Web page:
In a clip @swedishswan posted on TikTok detailing how she’s been applying for various jobs lately and just gotten a rejection letter.
After sharing how badly she wanted the job, she said she “took a lesson from Gen Z” and decided to move on employer by sending a popular meme.
The meme she picked featured a 1964 painting of Pope Leo X by Fernando Botero, with the phrase “y tho” written on it in white letters.
According to @swedishswan, the meme was successful. Shortly after the meme was sent, the employer contacted her to say they had changed their minds.
“Anyway, it worked,” she said. “They sent me another email saying they actually want to interview me now. I can’t believe this worked.”
As of July 18, the video has more than 1.8 million views. Many TikTok users said in the comments that if they had been the employer who received this meme, they too would have responded with an interview request.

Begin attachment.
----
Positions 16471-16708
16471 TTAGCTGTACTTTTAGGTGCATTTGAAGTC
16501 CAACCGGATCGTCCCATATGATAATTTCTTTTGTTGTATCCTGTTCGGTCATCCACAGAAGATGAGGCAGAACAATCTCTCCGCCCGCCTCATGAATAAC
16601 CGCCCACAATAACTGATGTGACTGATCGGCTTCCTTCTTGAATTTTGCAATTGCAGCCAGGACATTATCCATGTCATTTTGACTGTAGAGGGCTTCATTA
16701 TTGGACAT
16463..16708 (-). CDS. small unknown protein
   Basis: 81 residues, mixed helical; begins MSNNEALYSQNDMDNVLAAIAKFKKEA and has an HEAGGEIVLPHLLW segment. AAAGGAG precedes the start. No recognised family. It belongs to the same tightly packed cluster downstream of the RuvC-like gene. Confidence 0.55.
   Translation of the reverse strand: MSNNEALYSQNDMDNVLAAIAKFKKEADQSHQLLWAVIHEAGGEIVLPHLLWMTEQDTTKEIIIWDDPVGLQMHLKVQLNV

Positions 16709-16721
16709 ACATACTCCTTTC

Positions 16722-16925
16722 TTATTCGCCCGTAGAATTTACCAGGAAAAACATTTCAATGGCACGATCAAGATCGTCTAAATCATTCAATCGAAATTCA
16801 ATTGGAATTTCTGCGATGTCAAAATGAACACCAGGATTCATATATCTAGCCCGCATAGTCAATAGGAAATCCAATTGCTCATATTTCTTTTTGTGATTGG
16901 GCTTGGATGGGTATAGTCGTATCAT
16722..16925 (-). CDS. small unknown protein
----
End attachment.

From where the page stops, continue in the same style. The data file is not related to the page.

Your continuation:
“If someone sent this to me as a recruiter, I would NEED to interview,” one wrote.
“If someone sent me this as a recruiter, I would try to find you another position,” said another.
Other people credited Gen Z for popularizing this type of behavior.
“Gen Z are wizards of life,” one wrote, while another said, “Gen Z has mastered how to do it [’I don’t give a f*** way’] their path to success… It’s like magic to me, I can’t understand how they got that courage.
A third user added, “By replying to a rejection email, I’ve literally got my job now… I kept thinking, what are they going to do, STOP hiring me?”
This isn’t the first time this specific meme has been sent to hiring teams to land a job. In March, @samantha_jane_ shared a TikTok video of an email her sister Hannah received in the meantime working as a recruiter.
According to @samantha_jane_, Hannah responded with the Pope Leo X meme after Hannah told a job applicant that they didn’t get the job.
The Independent contacted @swedishswan for comment.